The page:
This panel is closed to new paper proposals.


Epistemologies of Ebola: reflections on the experience of the Ebola Response Anthropology Platform

Authors: Fred Martineau (London School of Hygiene and Tropical Medicine)  email
Annie Wilkinson (Institute of Development Studies)  email
Melissa Parker (London School of Hygiene and Tropical Medicine)  email

Short Abstract

This paper reflects on the Ebola Response Anthropology Platform’s experiences providing rapid response advice to government and international agencies on the Ebola outbreak. It asks how epistemic communities mobilised in response to the outbreak and how the politics of knowledge influenced policy.

Long Abstract

By September 2014, it was clear that conventional approaches to containing the spread of Ebola in West Africa were failing. Public health teams were often met with fear, and efforts to treat patients and curtail population movement frequently backfired. Both governments and international agencies recognized that anthropological expertise was essential if locally-acceptable, community-based interventions were to be designed and successfully interrupt transmission. The Ebola Response Anthropology Platform was established against this background. Drawing together local and internationally-based anthropologists, the Platform provided a co-ordinated and rapid response to the outbreak in real time.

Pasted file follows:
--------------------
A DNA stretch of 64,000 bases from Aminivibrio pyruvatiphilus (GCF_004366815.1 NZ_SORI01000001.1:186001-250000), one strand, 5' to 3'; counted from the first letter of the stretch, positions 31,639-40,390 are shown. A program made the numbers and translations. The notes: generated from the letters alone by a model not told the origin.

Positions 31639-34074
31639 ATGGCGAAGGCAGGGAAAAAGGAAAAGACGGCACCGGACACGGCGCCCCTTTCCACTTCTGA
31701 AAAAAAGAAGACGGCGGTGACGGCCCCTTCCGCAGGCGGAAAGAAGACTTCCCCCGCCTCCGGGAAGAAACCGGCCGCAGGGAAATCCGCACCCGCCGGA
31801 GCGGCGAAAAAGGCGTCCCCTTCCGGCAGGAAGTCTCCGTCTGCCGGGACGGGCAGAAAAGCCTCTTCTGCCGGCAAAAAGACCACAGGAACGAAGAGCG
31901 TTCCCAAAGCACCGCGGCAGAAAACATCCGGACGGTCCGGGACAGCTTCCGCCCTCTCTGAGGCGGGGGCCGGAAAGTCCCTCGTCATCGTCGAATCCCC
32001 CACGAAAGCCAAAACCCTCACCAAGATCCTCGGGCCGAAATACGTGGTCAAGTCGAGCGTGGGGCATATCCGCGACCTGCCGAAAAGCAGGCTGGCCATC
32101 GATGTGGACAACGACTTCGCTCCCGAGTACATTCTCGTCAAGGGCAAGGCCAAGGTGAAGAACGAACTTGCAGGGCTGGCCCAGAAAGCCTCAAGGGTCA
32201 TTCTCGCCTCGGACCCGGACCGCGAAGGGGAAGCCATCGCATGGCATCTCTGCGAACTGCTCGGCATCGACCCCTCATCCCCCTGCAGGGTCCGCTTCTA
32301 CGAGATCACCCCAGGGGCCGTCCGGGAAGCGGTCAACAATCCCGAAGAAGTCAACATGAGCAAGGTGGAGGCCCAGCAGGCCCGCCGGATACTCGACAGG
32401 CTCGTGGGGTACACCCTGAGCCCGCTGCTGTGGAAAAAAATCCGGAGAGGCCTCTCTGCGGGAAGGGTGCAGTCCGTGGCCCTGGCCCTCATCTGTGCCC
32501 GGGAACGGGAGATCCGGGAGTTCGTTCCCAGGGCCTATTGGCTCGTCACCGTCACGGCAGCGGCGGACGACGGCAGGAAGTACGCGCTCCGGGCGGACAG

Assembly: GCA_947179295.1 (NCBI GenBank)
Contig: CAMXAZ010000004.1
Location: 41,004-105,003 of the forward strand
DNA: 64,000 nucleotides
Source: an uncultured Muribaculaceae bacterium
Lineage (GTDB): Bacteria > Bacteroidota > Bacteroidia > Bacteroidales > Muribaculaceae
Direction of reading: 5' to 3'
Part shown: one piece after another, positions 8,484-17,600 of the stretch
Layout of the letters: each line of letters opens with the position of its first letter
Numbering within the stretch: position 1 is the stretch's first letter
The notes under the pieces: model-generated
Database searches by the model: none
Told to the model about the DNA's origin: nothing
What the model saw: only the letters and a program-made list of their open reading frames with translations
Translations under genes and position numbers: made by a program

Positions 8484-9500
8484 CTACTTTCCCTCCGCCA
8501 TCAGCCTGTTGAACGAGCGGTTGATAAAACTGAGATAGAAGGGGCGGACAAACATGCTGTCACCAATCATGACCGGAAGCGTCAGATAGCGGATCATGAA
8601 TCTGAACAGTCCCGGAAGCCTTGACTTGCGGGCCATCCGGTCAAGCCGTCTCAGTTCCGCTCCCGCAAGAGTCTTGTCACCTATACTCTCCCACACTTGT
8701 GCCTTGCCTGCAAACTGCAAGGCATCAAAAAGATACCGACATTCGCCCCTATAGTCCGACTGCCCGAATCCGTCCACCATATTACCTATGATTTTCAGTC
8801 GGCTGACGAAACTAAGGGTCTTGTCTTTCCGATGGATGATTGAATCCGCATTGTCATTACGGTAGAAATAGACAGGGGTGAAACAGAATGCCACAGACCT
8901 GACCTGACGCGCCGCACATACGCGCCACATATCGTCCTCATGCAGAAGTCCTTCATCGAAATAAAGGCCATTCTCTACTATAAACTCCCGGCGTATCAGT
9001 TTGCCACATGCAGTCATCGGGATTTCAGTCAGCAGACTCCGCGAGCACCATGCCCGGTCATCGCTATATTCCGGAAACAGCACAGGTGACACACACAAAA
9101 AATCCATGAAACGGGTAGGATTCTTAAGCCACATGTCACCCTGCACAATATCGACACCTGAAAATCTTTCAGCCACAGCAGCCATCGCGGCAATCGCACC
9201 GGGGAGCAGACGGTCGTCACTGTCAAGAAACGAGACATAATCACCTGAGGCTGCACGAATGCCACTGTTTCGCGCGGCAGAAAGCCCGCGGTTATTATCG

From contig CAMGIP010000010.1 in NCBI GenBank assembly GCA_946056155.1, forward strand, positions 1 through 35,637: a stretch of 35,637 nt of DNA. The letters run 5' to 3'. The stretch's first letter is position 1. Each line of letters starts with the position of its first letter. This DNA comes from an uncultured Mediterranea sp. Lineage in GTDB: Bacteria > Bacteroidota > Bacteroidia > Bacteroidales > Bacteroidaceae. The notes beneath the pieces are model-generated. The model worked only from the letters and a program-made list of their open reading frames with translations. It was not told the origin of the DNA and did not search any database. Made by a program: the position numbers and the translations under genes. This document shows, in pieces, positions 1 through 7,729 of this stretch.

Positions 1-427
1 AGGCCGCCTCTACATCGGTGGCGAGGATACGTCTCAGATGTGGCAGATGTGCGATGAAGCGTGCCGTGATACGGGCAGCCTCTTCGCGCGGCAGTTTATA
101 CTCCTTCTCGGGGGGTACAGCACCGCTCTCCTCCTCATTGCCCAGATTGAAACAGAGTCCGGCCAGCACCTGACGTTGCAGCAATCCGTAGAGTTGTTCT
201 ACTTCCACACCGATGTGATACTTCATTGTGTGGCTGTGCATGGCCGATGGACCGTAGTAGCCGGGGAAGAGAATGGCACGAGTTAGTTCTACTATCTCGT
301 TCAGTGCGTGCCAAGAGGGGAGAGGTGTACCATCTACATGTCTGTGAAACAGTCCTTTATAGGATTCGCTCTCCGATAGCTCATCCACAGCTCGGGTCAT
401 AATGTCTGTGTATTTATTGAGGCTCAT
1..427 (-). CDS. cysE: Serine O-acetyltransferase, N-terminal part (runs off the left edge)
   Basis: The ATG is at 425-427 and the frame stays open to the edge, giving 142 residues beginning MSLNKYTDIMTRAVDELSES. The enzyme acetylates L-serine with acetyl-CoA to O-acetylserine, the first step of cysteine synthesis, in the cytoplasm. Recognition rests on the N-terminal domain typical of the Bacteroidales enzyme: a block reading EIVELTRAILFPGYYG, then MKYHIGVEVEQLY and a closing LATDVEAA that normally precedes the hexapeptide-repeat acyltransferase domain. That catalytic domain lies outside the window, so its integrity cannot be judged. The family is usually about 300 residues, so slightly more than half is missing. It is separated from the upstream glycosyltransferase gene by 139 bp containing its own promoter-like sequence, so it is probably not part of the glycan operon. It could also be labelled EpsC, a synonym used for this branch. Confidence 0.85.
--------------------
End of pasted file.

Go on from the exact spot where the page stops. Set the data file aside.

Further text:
This paper reflects on the experiences of working with UK DfID, the WHO and other agencies over the last year and asks: how did the politics of (expert) knowledge influence the design and implementation of policy? Did existing ethnographic knowledge of the region end up re-enforcing or challenging epidemiological approaches to transmission? In answering these questions this paper will explore how the Platform and other epistemic communities developed and interacted to produce knowledge and policy over the course of the outbreak, and how the role of anthropology was conceived within that.

What's Anthropology's 'so what'? Exploring the realities of Applied Anthropology through the Ministry of Defence's response to Ebola

Author: Alice Gore  email

Short Abstract

The Ebola outbreak presented an unusual challenge to the UK’s Ministry of Defence. In doing so, it both reinforced the importance of socio-cultural understanding within the Department and exposed the challenges of applying Anthropology to such complex issues, and within this particular institutional context.